I write thrillers for young adults, and I’m 53. How can I, who didn’t own a mobile phone until I was in my mid-twenties, write convincing teenage characters? (And if I’m writing from a teen perspective, I should know that they would call it a phone not a mobile.)
It helps that I’m a secondary school librarian, my children are in the cohort known as Gen Z, those born between 1997 and 2012, and I’m a good eavesdropper.
Language is the obvious signifier of a Gen Z – the speech patterns and the vocabulary. I’ve made it my business to know if something’s basic, boujiee or peng. I note how I use words differently to my children – for example I might be keeping an event low-key while my daughter might be low-key hoping someone doesn’t call her. I understand ghosting, being aired or left on read. I’ve always loved teenage slang; it’s so inventive, but it moves on fast, so I have to be careful what I use. It can also be regional, as my eldest daughter discovered when she went to Glasgow uni and her London slang was lost in translation. My writing “voice” isn’t just about the words though, it’s also content. I have to know the issues my characters feel strongly about from climate change, racism, LGBTQ+ rights to the latest TikTok dance.
When I write my characters, I tap into the emotions that I remember so clearly as a teenager, because although everything else has changed, those haven’t. I remember embarrassment and shame, disappointment and occasional joy. I wasn’t a cool teenager. I was quiet in school, although louder out of it, uncomfortable in my body, worried I’d never meet anyone who properly understood me. As an author of young adult thrillers, I imagine what it’s like to feel all these things but to have access to ruthless social media twenty-four hours a day. Empathising with Gen Z isn’t difficult.
Social media is part of my plots – it has to be because I’m writing contemporary fiction. For my debut book, Lying About Last Summer, I made up an app and had to think around the logistics of that. I wanted to avoid being too specific about social media because I was advised that it would date the book, but I realised they date quickly anyway if you’re writing contemporary fiction. It’s important to get it right for the time of publication though. When I was writing the first draft of my latest book, I Know You Did It, I avoided mention of TikTok because at the time Donald Trump was trying to ban it but when that didn’t happen, I slipped it into a later draft.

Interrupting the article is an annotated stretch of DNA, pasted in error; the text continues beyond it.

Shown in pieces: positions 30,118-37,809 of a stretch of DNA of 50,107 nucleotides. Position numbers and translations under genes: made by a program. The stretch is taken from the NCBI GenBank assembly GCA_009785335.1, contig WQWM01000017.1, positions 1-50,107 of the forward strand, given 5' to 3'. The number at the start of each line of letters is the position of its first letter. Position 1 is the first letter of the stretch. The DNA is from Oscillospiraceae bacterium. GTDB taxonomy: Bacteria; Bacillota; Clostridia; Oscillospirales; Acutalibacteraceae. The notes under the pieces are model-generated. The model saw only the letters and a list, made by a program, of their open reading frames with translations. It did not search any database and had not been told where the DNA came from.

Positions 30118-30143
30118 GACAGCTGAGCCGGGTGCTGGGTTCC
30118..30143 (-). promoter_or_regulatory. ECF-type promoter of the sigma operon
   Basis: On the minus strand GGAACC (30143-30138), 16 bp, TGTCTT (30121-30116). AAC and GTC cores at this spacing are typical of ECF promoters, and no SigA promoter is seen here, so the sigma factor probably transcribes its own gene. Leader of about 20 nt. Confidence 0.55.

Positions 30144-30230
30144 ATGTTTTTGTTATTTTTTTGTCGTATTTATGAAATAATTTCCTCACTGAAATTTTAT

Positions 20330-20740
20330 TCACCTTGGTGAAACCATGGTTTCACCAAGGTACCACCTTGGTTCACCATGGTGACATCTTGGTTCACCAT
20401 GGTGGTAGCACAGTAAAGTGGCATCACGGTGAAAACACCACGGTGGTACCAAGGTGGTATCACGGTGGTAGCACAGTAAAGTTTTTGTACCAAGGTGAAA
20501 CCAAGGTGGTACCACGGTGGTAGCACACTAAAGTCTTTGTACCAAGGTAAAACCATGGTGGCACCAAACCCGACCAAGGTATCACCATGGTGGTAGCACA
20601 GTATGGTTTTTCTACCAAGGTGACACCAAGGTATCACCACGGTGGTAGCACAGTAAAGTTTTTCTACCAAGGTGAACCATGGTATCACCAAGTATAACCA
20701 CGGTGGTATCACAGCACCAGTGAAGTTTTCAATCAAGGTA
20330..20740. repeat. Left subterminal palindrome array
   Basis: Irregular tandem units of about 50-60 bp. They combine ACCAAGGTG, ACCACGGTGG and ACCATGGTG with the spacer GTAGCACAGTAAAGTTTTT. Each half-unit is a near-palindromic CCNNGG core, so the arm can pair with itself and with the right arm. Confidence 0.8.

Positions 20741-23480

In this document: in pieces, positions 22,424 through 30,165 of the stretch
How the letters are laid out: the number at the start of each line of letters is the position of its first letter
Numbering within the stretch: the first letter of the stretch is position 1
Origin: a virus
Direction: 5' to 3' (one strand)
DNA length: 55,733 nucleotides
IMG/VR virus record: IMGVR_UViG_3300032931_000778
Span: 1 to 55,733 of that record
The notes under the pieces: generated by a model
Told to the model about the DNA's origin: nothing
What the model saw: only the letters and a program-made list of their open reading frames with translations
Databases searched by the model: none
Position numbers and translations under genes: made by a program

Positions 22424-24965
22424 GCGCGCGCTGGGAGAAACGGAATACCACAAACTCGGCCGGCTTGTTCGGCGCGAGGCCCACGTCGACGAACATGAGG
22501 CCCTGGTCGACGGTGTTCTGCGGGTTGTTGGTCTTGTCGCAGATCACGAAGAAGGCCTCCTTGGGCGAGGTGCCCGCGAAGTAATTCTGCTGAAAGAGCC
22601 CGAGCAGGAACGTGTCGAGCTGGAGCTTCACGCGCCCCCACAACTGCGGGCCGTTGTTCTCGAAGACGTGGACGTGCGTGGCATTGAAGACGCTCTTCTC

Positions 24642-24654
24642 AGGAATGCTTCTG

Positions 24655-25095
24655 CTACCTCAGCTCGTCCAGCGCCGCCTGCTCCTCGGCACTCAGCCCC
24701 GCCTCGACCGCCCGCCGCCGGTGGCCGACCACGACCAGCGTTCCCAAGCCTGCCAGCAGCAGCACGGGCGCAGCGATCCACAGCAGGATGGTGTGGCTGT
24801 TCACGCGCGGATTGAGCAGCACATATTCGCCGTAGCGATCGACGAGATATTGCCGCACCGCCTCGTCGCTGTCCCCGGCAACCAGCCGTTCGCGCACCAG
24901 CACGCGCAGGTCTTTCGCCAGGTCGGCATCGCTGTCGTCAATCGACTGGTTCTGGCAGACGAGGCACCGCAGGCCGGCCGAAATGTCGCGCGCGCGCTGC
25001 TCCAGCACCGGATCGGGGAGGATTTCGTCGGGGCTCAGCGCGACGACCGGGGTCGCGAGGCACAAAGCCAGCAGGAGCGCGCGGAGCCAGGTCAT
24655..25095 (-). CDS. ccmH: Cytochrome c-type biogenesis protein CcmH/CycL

When I first started writing my young adult thrillers, I was married and I had to quiz my children about the rules of Gen Z relationships, refer back to my awkward past for the emotion, and watch a lot of brilliantly written TV (End of the F***ing World, Sex Education etc). Then, in a plot twist in my own life, I got divorced. Last year I started dating someone at roughly the same time as my eighteen-year-old started seeing someone and we talked more about expectations. I understand better how her generation is comfortable with more variety around what a relationship might look like, and how exclusivity can be more important than a label. I’m still not sure what the difference between a thing and a fling is though (even though it’s been explained several times to me). I’m inspired by the amazing women speaking up now and Generation Z is hopefully understanding they don’t need to be as people-pleasing as my generation was. There is still a long way to go but they are pushing feminism forward and not putting up with as much shit.
The struggles and worries of Gen Z are changing. I’m seeing more anxiety about the future as a result of the pandemic and the resulting situation with GCSEs, A-levels, uni and jobs. They are facing enormous challenges, but they are also opening up the mental health conversation. There is an appetite for living large as we emerge from lockdown, and to make up for lost time.
Not only has Gen Z influenced my writing, it also continues to influence me as a person. Despite the polarising nature of social media, this cohort comes together to support each other, and stands up for what they’re passionate about.
I Know You Did It by Sue Wallman is out on 6th May 2021, published by Scholastic
About I Know You Did It
There's a murderer at Ruby's school. It's Ruby.
On her first day at a new school, Ruby gets a message saying 'I KNOW YOU DID IT'. She's terrified that someone knows she caused a girl's death when they were both toddlers - a secret that has haunted her for years. But when students at the school start dying, Ruby realizes she's being framed by another murderer.
That, or she might be next.
About Sue Wallman
Award-winning author Sue Wallman has been a sub-editor, letters page editor and deputy features editor, and today works in a secondary school library. LYING ABOUT LAST SUMMER was selected for the Zoella Book Club in Autumn 2016 and won the Worcestershire Teen Book Award 2017. SEE HOW THEY LIE was a Tesco YA Book of the Month and won the Lancashire Book of the Year award in 2018.
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